By Travis Williams
More than 75 people from across the Virginia Tech landscape helped to create seven new historical markers on the Blacksburg campus.
A project of the Council on Virginia Tech History, the markers offer a glimpse into our shared past — and an opportunity to embrace our shared values, today and into the future. They range in topics from campus development over time and its land-grant history to a diverse set of individuals and the communities who made major contributions to the university.
Six of the seven markers were installed in early June. The marker planned to be near Solitude will be installed later.
The preliminary text was developed by Peter Wallenstein, professor of history, and then revised and expanded by a diverse group of stakeholders from across the university. Leaning into their knowledge, expertise, and passion, the stakeholders shaped markers to add richness to our shared history.
“The stakeholders weighed in on not only which stories to tell, but also which wording and which images enhance our understanding of our history without reinscribing harmful stereotypes,” said Emily Satterwhite, associate professor and director of the Appalachian studies program. “Many, many dozens of voices are represented here in trying to retell stories with more perspectives than have been told on some of the more long-standing markers.”
Campus Landscape Architect Jack Rosenberger led the project since its kickoff in spring 2018.
He said the new markers expand on existing interpretive signage already installed on the Upper Quad, which highlights the Virginia Tech Corps of Cadets, by using the same basic structure and style.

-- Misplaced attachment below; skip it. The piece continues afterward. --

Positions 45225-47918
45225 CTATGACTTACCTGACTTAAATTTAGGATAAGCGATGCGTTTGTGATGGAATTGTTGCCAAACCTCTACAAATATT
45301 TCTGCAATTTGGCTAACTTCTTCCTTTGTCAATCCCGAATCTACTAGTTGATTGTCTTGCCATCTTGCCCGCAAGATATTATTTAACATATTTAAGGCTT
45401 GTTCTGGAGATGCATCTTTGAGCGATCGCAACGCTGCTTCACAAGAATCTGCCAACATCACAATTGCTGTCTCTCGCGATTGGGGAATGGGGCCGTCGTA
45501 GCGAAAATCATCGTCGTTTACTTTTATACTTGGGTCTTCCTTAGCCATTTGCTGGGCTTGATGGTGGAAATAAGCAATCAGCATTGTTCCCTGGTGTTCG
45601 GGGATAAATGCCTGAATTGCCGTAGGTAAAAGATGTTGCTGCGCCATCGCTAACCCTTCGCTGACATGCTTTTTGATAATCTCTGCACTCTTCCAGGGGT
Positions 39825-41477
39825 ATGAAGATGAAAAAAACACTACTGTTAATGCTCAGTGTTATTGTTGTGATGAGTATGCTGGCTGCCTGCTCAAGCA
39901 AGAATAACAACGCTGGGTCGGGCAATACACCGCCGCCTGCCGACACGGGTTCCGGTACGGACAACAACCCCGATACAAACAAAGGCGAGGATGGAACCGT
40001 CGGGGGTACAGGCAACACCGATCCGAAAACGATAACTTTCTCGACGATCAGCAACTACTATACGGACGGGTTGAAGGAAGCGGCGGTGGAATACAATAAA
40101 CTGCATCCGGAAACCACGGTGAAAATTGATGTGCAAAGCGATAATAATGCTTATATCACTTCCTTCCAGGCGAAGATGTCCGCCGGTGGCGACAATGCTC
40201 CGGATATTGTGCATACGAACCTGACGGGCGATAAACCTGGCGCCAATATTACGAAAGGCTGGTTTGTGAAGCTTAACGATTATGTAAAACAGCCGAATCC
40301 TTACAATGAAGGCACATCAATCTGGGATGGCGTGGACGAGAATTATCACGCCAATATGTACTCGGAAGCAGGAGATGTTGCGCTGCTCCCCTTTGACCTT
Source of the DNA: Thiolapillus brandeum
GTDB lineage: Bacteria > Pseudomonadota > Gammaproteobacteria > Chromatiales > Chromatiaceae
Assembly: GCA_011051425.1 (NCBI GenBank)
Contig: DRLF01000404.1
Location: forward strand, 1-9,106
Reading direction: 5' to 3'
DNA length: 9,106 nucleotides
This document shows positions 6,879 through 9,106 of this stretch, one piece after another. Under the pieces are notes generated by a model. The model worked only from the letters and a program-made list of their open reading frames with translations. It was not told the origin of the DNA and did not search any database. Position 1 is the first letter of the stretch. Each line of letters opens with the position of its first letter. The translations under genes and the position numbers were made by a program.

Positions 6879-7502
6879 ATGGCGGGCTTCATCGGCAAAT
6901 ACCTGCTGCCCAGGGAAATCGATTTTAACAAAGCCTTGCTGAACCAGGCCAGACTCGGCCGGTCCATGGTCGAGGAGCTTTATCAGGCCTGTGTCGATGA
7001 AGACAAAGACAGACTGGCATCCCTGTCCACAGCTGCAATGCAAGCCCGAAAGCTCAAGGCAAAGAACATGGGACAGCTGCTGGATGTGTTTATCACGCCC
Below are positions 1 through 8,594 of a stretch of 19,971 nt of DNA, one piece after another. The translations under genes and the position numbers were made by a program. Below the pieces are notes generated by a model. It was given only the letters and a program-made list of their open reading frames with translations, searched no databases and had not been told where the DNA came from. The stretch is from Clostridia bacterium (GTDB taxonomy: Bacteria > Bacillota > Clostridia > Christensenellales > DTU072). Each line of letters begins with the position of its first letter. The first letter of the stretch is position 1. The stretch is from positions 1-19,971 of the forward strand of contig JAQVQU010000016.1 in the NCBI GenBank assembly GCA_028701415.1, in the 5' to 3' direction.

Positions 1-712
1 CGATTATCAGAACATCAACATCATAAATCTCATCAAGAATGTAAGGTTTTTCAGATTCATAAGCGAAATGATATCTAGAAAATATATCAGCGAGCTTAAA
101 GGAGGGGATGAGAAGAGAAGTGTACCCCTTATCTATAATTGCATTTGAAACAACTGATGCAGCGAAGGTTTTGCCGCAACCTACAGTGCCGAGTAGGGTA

“They’re basically the size of a normal doorway,” said Rosenberger of the sign’s size.
Visibility and accessibility were important factors to both the markers’ designs and their locations across campus. The locations were chosen in part based the areas’ role in the story each sign tells. Each marker includes a QR code and web address that will direct users to additional markers on campus.
“The most important thing was getting this information to people,” Rosenberger said.
The markers and their locations are as follows:
Henderson Lawn: The Early Years; Campus Over Time.
Moss Arts Center: People and Place; Land-Grant College.
Washington Street: Black History; Black Community.
Eggleston Quad: Student Diversity.
West Campus: Native Stewardship; The Monacan Peoples.
Solitude: Enslaved People and the Prestons; From Plantation to College Campus.
Library Plaza: Women’s History; Women on Campus